Thoughts on Leadership: How a Company's Core Values Drive Everything

"When you achieve complete congruence between your values and your goals, like a hand in a glove, you feel strong, happy, healthy, and fully integrated as a person. You develop a kind of courage that makes you completely unafraid to make decisions and take action. Your whole life improves when you begin living your life by the values that you most admire." -Brian Tracy When creating Intero in 2002, we made it a priority to immediately establish the company’s core values: integrity, compassion, loyalty, commitment and professionalism. We did not want to leave these key values to chance.

Many leaders neglect to create a system of values in their company from the get-go and are initially more concerned with what will bring the company financial success – investors, lenders, customers, etc. They let the company’s culture create itself, hiring those they feel have a moral head on their shoulders and hoping that consequently the combined principles of those employees will create a company with high values.

Great leaders do not leave their company’s values to chance. They take action and first create a company culture based on their values, knowing that they will attract the people who share their same standards of work.

Last Sunday, my mom handed me an issue of Inc. Magazine, with its headline story titled “How to be an Extraordinary Leader," knowing that I would enjoy this article that promised to outline the strategies of four award-winning CEOs. When I read the article, I was excited to see that the strategies of the four CEOs were all the same: creating a strong set of core values in the company. I was intrigued by the diverse core values that each company embraced and focused on.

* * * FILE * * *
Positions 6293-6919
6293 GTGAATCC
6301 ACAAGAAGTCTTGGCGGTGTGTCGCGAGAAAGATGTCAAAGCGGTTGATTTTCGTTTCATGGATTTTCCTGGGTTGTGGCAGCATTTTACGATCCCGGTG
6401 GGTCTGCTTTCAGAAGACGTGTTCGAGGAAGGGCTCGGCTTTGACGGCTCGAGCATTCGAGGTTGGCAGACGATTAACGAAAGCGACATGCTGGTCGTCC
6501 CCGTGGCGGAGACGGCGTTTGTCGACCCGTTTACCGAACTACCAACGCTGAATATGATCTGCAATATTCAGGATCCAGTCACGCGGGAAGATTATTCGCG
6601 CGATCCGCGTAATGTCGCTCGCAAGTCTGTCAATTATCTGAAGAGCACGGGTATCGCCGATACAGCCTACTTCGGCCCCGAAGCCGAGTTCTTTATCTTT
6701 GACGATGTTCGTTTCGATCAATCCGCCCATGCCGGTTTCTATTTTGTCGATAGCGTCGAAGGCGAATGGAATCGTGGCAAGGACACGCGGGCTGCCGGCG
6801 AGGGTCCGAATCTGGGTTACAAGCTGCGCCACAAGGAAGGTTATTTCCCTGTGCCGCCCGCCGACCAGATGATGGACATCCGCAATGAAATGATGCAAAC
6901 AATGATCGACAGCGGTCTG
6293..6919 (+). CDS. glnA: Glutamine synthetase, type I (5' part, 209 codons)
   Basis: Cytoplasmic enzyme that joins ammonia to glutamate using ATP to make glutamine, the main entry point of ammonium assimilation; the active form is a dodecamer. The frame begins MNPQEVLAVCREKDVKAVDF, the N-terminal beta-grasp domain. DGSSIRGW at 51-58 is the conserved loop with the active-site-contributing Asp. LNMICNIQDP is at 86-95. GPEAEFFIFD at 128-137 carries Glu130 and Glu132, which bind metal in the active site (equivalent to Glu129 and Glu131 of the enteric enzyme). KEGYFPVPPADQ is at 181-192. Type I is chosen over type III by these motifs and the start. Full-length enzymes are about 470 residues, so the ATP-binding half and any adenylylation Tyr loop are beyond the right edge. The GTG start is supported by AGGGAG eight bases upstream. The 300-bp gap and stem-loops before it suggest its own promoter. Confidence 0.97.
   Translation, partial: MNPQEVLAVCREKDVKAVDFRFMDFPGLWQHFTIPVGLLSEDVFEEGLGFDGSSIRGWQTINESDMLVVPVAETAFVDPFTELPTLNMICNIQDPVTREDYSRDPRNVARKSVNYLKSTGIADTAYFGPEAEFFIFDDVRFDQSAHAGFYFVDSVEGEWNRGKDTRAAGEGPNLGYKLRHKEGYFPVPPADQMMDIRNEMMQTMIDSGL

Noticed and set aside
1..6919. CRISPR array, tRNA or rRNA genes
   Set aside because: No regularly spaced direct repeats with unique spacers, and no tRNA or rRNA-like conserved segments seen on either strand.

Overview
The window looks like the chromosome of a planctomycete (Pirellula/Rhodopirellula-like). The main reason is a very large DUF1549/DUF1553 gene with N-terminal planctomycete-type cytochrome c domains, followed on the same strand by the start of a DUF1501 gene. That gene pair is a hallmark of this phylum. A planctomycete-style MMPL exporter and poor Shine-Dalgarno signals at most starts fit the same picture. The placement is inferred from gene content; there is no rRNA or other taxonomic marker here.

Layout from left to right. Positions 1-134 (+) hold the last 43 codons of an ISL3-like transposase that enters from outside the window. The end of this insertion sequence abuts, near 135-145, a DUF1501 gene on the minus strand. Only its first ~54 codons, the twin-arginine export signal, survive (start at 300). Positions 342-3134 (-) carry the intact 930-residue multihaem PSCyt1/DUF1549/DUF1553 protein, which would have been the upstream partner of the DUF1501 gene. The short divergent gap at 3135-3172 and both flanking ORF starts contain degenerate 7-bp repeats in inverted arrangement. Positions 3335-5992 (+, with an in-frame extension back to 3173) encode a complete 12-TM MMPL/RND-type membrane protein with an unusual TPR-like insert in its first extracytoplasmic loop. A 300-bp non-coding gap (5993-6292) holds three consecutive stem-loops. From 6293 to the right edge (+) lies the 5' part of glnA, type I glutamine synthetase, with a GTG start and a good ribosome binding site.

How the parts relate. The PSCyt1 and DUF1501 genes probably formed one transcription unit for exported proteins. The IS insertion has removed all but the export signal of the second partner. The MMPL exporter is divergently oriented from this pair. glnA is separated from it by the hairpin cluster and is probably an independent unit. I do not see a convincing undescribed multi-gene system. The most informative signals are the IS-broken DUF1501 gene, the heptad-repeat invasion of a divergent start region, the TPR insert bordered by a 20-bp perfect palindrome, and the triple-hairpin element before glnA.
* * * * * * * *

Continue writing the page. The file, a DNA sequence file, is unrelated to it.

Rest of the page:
The two values that really stood out to me were:

Democracy at Namaste Solar Every employee at Namaste Solar has the opportunity to vote on every decision the company makes. The CEO is “just another guy with a vote.” Decisions are made with a simple thumbs up, thumbs down vote and a 60% supermajority is required for something to pass.

We can learn from Namaste’s value of democracy. Everyone deserves to have his or her voice heard. Communication and collaboration when making decisions is critical to the success of a company because it creates a sense of unity and it ultimately leads to better decisions. Giving each individual a sense of authority and power in a company is important for establishing a genuine concern for the company’s success in every employee and for creating a sense of unity in a team. Democratic decision-making should take place on all levels and in all departments of the workplace. Confident leaders share their power with others.

Teamwork at Menlo Innovations When hiring new employees, Menlo Innovations puts their applicants through “extreme interviewing” in which potential new employees have to work on various projects with different teammates. The entire interview consists of teamwork tasks and interviewees are judged on how good they make their teammate – the other applicant – look. Being a team player is critical in leadership. Strive not to be a supervisor, but to be a team leader.

Like Brian Tracy said, when you achieve complete congruence between your values and your goals, you develop a kind of courage that makes you completely unafraid to make decisions and take action to be a leader. Your whole life improves.